Earlier this year in April, VA’s Veterans Health Administration (VHA) and its Mental Health Services held its first National Women’s Mental Health Mini-Residency.  This innovative clinical training program is a key part of a VHA’s national effort to ensure that mental health providers have the knowledge and skills needed to provide the rapidly growing population of women Veterans with gender-tailored mental health care that addresses their unique treatment needs.

Approximately 200 participants, representing nearly every VA medical facility as well as Vet Centers attended this intensive three-day training event. Nationally and internationally recognized experts led training sessions on evidence-based psychotherapies and psychiatric medications.  The training sessions were designed to be highly interactive and incorporated small group workshops, discussion of case examples, live demonstrations and role playing.

“We set a very high bar for ourselves in developing this new training initiative and – with the help of a tremendously talented faculty and program development team – I think we created something that is truly innovative and unique” said Dr. Susan McCutcheon, VHA’s national mental health director for family services, women’s mental health and military sexual trauma.

The mini-residency covered a broad range of training topics, including treating women who have experienced gender-linked traumas, such as intimate partner violence and sexual abuse; addressing unhealthy eating patterns in women; working with women with mental health problems linked to hormonal changes and the reproductive cycle; special considerations when prescribing psychiatric medications to women; understanding suicide risks in women Veterans; and integrating peer counselors into women Veterans’ treatment and recovery.  At the beginning and end of the training, two female peer counselors shared powerful personal stories of their own experiences as women Veterans whose lives have been touched by VHA providers.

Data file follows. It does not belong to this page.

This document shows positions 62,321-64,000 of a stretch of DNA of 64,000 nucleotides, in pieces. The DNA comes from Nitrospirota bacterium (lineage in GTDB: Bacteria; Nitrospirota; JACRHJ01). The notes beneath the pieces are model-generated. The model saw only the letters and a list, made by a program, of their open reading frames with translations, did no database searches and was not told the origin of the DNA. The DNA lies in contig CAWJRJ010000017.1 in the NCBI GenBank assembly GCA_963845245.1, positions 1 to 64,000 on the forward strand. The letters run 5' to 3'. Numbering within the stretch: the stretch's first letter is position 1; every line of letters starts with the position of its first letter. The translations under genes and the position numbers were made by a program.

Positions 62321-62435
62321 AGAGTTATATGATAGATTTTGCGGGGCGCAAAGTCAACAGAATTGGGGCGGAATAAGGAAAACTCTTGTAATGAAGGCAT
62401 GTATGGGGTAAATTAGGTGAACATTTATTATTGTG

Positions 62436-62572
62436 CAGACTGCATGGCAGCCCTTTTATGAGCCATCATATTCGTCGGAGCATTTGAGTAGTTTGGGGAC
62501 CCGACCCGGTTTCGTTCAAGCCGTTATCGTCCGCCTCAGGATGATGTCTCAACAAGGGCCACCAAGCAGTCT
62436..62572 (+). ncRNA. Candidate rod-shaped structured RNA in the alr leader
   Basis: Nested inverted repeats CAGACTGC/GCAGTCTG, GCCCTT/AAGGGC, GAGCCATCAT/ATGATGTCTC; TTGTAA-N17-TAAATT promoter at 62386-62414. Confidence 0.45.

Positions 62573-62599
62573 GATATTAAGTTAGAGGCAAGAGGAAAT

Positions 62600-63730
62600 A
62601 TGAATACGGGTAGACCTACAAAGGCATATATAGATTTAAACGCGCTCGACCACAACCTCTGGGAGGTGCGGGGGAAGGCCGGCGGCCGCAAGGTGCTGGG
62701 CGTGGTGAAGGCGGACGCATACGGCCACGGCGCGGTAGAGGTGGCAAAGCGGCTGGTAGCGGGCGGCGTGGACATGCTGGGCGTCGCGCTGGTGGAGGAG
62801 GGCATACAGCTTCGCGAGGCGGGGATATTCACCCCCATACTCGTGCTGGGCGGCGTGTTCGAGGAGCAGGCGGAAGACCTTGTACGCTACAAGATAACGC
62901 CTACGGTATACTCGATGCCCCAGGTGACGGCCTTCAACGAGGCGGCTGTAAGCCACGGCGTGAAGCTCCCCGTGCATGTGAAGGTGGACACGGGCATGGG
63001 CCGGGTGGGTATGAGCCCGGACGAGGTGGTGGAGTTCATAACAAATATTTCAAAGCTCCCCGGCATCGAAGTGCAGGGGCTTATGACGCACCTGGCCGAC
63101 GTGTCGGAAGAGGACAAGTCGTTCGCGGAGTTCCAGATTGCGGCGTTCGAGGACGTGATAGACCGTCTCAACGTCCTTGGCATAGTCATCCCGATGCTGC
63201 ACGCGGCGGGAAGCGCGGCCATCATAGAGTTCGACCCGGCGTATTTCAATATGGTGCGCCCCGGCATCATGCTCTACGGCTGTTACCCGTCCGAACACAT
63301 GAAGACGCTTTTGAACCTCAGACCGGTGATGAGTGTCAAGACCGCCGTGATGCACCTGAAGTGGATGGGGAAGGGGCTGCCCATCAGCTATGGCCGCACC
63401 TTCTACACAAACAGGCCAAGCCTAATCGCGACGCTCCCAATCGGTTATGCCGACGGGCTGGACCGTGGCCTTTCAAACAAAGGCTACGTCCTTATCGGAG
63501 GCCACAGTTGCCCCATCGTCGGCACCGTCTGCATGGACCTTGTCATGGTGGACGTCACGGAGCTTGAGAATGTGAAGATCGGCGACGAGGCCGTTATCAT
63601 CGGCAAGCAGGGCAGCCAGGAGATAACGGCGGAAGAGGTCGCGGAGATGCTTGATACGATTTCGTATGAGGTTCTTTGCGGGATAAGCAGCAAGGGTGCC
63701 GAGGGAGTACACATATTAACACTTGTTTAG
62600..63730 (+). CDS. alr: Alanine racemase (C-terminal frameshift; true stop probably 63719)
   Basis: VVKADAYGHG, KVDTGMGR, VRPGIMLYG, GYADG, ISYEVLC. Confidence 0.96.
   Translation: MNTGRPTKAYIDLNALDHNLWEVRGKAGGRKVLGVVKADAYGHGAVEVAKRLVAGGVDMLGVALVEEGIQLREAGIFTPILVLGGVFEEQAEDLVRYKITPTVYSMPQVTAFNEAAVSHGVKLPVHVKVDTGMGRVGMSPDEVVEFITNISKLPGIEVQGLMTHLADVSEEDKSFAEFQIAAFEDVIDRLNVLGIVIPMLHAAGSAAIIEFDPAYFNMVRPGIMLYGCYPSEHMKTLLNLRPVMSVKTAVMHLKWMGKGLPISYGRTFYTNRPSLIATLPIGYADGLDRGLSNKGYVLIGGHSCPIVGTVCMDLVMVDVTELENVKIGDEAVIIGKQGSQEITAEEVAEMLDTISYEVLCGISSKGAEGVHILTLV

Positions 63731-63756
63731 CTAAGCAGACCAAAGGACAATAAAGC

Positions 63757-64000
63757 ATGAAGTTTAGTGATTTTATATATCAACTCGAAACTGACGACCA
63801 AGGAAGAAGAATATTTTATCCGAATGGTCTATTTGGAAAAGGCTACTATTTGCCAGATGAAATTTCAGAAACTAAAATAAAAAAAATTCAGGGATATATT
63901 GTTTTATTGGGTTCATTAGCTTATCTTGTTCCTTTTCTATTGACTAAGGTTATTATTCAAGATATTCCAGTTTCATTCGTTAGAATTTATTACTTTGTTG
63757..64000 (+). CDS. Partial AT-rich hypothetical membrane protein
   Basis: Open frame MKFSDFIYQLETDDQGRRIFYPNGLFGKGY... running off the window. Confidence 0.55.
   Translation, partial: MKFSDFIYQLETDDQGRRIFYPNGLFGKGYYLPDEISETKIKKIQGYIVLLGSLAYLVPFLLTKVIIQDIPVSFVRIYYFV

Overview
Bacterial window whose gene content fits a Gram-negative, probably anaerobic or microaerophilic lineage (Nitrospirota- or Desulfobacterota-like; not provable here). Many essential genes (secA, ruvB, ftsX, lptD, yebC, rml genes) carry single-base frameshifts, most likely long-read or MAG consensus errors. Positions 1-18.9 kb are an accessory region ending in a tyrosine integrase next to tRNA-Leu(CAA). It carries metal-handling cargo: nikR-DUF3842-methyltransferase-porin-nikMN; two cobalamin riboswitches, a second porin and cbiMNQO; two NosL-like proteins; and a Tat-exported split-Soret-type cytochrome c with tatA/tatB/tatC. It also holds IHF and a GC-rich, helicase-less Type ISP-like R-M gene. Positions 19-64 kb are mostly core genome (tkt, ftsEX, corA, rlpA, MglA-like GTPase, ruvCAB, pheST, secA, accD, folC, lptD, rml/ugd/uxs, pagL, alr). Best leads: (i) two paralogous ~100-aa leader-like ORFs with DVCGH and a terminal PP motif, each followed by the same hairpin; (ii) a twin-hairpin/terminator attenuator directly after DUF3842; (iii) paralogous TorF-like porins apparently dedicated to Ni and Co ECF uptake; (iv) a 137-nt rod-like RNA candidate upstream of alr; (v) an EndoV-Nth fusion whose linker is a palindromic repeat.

As part of the training, participants developed action plans for disseminating best practices for women Veterans’ mental health at their local VHA facilities.  Each now serves as a member of a national network of women’s mental health champions with a shared commitment to advancing gender-sensitive mental health services for women Veterans.


Image of Kayla WilliamsKayla Williams is the director of the Center for Women Veterans at VA Central Office, in Washington, D.C. The center monitors VA’s administration of benefits and services for women Veterans and promotes recognition of contributions made by women who served in the armed forces.

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Published on Jul. 15, 2016

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  1. Linda McDonald July 22, 2016 at 6:10 pm

    Who can I contact at the VA Medical Center in Washington. DC for counseling for Intimate Partner Violence?

  2. travel potty chair July 16, 2016 at 3:01 pm

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  3. Pat Jahnke July 15, 2016 at 4:45 pm

    Why does VA hospital/doc refused to help veteran? Thier was vet seen his doc in Iowa city to get HELP!!!! The doc/hospital had no rm to help!!!! Next day he KILLED himself know it on news, Congress look into it, I had a doc appointment seen pain clinic, leg nerve burn damage, respark by meds va gave me 7 yrs ago!!! Pins and needles , I’ve try many thing va pt, many different thing did not help, seen a doctor, 3 visit told me I CAN’T SEE NO MORE I can not control burn nerve pain. My feeling been many time cut leg with a saw saw doc don’t care. I tell the va people my view point I was told some were scare of me. I ask the doc in that appointment, if seen or heard about that vet killed him self , reply back they didn’t, it was on new night before I bet it was news paper, on radio news, are these doctors don’t even care for veterans care??????? Va does new testing but it seems the doctors refused try new ways, they feel give meds get thier kick back from drug companies, it true va doctor do get kick back give out meds to vet it happens under the table. So ?????is are the va doctors are going to be trained new ways,? Are they going do it? Why does TBI clinic only for the war happened in 2012 until know, someone wrote a thing about it but I found out it not for vets before wars 2012 were no bodies that got head injuries wars and peace time! It not fair. Why do the VA tell new thing but u go to clinic, doctor, va hospital no one knows . Update things,. I read many 99% are false so who do uuu believe in.. my feeling if that doctor, nurse, spec clinic listen to the veteran, help him/her will help100%, but 90% I bet don’t get a answer they like to hear, we need more testing, send to wrong clinic it happens all the time , I seen a pt tech, leg burn nerve pain bring out flash cards did not look or touch it, show me how to control my pain i can’t it hit me it hit, narcotics drug only meds help, antidepressants give nasty side effects after my head injury.1977. so what the VA people type , newspapers, news on radio /TV can be a% of bs no back up.

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